Fracture Risk Assessment of Patients with Inflammatory Joint Disease Receiving Biological Agents Attending A Rheumatology Service in a University Affiliated Teaching Hospital
Órla McDonnell1, Mortimer B. O’Connor2, Ursula Bond2, Mark J. Phelan2
1The School of Medicine, University College Cork, Cork, Ireland 2Department of Rheumatology, South Infirmary Victoria University Hospital, Cork, Ireland
Osteoporosis, characterised by deteriorating bone microarchitecture with a concomitant increase in bone fragility, represents a growing public health concern. From an inflammatory arthropathy perspective, especially RA, it is a well-known extra-articular characteristic of concern. Fracture risk can be examined using the World Health Organization Fracture Risk Assessment Tool (FRAX®) which has been formulated to estimate a 10-year absolute risk of fracture using validated clinical risk factors.
The aims of our study were to determine the fracture risk in patients receiving biologic therapies using the FRAX® tool and to determine if a care-gap exists in this cohort.
A cross-sectional telephone based questionnaire study, employing the FRAX® tool, was conducted on Inflammatory arthropathy patients (RA, PsA, SNA, AS), receiving biological therapies, attending our Rheumatology service. Patients received a letter informing them of the study and pending telephone call one week in advance. Those not contactable within two attempted telephone calls were excluded from the study. Patients were randomly selected from the Departments Biologics database. Following FRAX® assessment, patients were classified as low, intermediate or high fracture risk using The National Osteoporosis Guideline Group (NOGG) analysis.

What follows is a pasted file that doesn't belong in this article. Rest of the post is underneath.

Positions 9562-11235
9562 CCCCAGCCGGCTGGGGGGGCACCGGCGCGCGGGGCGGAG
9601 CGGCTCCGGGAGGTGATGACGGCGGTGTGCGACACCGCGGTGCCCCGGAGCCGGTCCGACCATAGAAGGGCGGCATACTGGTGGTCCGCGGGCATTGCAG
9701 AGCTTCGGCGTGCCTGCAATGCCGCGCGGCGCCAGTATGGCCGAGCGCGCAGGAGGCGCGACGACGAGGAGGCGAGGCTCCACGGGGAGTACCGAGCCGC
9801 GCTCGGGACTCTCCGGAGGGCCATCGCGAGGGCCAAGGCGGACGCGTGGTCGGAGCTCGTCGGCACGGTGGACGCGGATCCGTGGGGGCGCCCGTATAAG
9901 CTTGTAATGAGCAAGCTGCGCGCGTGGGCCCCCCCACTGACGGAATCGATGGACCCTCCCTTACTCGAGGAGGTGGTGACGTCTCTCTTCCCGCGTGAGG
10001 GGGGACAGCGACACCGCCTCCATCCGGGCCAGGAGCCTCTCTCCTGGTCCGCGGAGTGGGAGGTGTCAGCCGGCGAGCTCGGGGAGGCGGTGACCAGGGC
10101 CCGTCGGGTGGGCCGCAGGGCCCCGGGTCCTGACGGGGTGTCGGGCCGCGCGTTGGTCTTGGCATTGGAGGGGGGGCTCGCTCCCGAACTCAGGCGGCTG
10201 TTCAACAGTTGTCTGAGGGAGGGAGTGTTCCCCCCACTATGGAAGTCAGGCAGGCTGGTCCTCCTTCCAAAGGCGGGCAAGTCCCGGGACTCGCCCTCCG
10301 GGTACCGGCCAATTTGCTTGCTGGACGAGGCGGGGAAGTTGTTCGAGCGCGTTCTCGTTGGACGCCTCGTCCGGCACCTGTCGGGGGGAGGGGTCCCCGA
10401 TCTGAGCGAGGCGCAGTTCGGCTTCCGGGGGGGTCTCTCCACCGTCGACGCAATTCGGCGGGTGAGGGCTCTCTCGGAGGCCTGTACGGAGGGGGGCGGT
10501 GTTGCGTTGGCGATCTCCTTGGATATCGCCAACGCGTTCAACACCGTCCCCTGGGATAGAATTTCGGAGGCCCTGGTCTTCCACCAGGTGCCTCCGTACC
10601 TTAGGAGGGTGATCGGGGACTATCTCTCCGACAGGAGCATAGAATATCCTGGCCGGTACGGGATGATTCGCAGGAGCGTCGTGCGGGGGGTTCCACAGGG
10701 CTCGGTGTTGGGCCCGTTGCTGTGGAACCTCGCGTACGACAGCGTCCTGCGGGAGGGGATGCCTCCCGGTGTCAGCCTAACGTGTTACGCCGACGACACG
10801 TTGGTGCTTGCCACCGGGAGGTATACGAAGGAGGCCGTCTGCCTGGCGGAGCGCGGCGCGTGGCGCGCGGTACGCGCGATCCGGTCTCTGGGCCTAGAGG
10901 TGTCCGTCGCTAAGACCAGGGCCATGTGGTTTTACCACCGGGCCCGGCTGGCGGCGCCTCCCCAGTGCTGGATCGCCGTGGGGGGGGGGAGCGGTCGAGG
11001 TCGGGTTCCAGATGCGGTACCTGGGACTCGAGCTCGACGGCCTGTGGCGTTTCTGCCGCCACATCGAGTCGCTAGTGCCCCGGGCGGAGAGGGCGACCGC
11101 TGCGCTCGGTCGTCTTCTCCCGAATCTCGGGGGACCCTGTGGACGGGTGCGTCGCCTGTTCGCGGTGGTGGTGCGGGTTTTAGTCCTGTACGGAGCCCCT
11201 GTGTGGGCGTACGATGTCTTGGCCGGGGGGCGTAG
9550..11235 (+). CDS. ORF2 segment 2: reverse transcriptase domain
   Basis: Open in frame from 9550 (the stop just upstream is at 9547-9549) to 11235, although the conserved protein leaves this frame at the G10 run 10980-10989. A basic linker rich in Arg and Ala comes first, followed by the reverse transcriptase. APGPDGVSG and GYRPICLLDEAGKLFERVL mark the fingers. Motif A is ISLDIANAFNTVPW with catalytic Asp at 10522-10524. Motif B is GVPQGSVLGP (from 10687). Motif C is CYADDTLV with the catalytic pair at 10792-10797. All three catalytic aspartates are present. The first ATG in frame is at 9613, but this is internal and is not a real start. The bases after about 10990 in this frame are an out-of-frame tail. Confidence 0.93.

182 patients were telephoned with 123 patients being contactable within two attempts. 101 patients partook in the study. 8 (8%) had a prior osteoporosis diagnosis. 93 (92%) were eligible for FRAX® assessment with a mean age was 55.5 years (range: 40-75) and 53% male. Of the untreated group 77% had RA, 14% PsA and 8% AS. FRAX® assessment gave a median 10-year hip osteoporotic fracture probability of 2.1% (mean = 3.5%) and major osteoporotic fracture probability of 11% (mean = 12.4%). NOGG analysis would advise offering treatment to 25%, DXA imaging to 56% and osteoporosis/fracture risk lifestyle advice to 19% of patients. Thus a potential 81% of untreated patients may require osteoporosis/risk fracture prevention measures.
A large care-gap was identified among this patient group. Results highlight the need to identify and modify fracture risk in patients with inflammatory arthropathies receiving biologic therapies.